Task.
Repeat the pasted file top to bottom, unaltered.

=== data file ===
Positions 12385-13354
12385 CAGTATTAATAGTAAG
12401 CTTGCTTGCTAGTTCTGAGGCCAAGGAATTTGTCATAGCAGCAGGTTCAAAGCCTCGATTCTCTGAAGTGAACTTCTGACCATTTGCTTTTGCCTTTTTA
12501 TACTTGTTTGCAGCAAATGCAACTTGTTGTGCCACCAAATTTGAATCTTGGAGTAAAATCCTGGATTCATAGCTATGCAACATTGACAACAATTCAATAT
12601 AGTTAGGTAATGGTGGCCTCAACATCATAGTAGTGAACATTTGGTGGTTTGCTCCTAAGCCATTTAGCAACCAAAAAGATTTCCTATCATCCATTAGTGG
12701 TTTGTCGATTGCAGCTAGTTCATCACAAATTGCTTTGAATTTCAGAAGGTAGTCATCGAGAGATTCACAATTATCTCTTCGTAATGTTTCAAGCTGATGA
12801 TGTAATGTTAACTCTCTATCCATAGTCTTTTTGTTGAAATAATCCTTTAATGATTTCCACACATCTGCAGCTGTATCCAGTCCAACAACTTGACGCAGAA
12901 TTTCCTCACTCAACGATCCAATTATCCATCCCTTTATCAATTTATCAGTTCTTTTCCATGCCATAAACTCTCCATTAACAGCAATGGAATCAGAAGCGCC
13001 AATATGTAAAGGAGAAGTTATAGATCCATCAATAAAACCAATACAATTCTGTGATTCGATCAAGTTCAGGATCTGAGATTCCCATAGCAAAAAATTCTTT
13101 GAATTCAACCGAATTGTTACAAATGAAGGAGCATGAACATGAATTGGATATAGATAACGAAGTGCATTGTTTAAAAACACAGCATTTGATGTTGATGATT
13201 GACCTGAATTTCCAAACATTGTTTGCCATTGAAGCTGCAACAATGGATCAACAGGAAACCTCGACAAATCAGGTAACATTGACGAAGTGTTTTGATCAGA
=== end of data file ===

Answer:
Positions 12385-13354
12385 CAGTATTAATAGTAAG
12401 CTTGCTTGCTAGTTCTGAGGCCAAGGAATTTGTCATAGCAGCAGGTTCAAAGCCTCGATTCTCTGAAGTGAACTTCTGACCATTTGCTTTTGCCTTTTTA
12501 TACTTGTTTGCAGCAAATGCAACTTGTTGTGCCACCAAATTTGAATCTTGGAGTAAAATCCTGGATTCATAGCTATGCAACATTGACAACAATTCAATAT
12601 AGTTAGGTAATGGTGGCCTCAACATCATAGTAGTGAACATTTGGTGGTTTGCTCCTAAGCCATTTAGCAACCAAAAAGATTTCCTATCATCCATTAGTGG
12701 TTTGTCGATTGCAGCTAGTTCATCACAAATTGCTTTGAATTTCAGAAGGTAGTCATCGAGAGATTCACAATTATCTCTTCGTAATGTTTCAAGCTGATGA
12801 TGTAATGTTAACTCTCTATCCATAGTCTTTTTGTTGAAATAATCCTTTAATGATTTCCACACATCTGCAGCTGTATCCAGTCCAACAACTTGACGCAGAA
12901 TTTCCTCACTCAACGATCCAATTATCCATCCCTTTATCAATTTATCAGTTCTTTTCCATGCCATAAACTCTCCATTAACAGCAATGGAATCAGAAGCGCC
13001 AATATGTAAAGGAGAAGTTATAGATCCATCAATAAAACCAATACAATTCTGTGATTCGATCAAGTTCAGGATCTGAGATTCCCATAGCAAAAAATTCTTT
13101 GAATTCAACCGAATTGTTACAAATGAAGGAGCATGAACATGAATTGGATATAGATAACGAAGTGCATTGTTTAAAAACACAGCATTTGATGTTGATGATT
13201 GACCTGAATTTCCAAACATTGTTTGCCATTGAAGCTGCAACAATGGATCAACAGGAAACCTCGACAAATCAGGTAACATTGACGAAGTGTTTTGATCAGA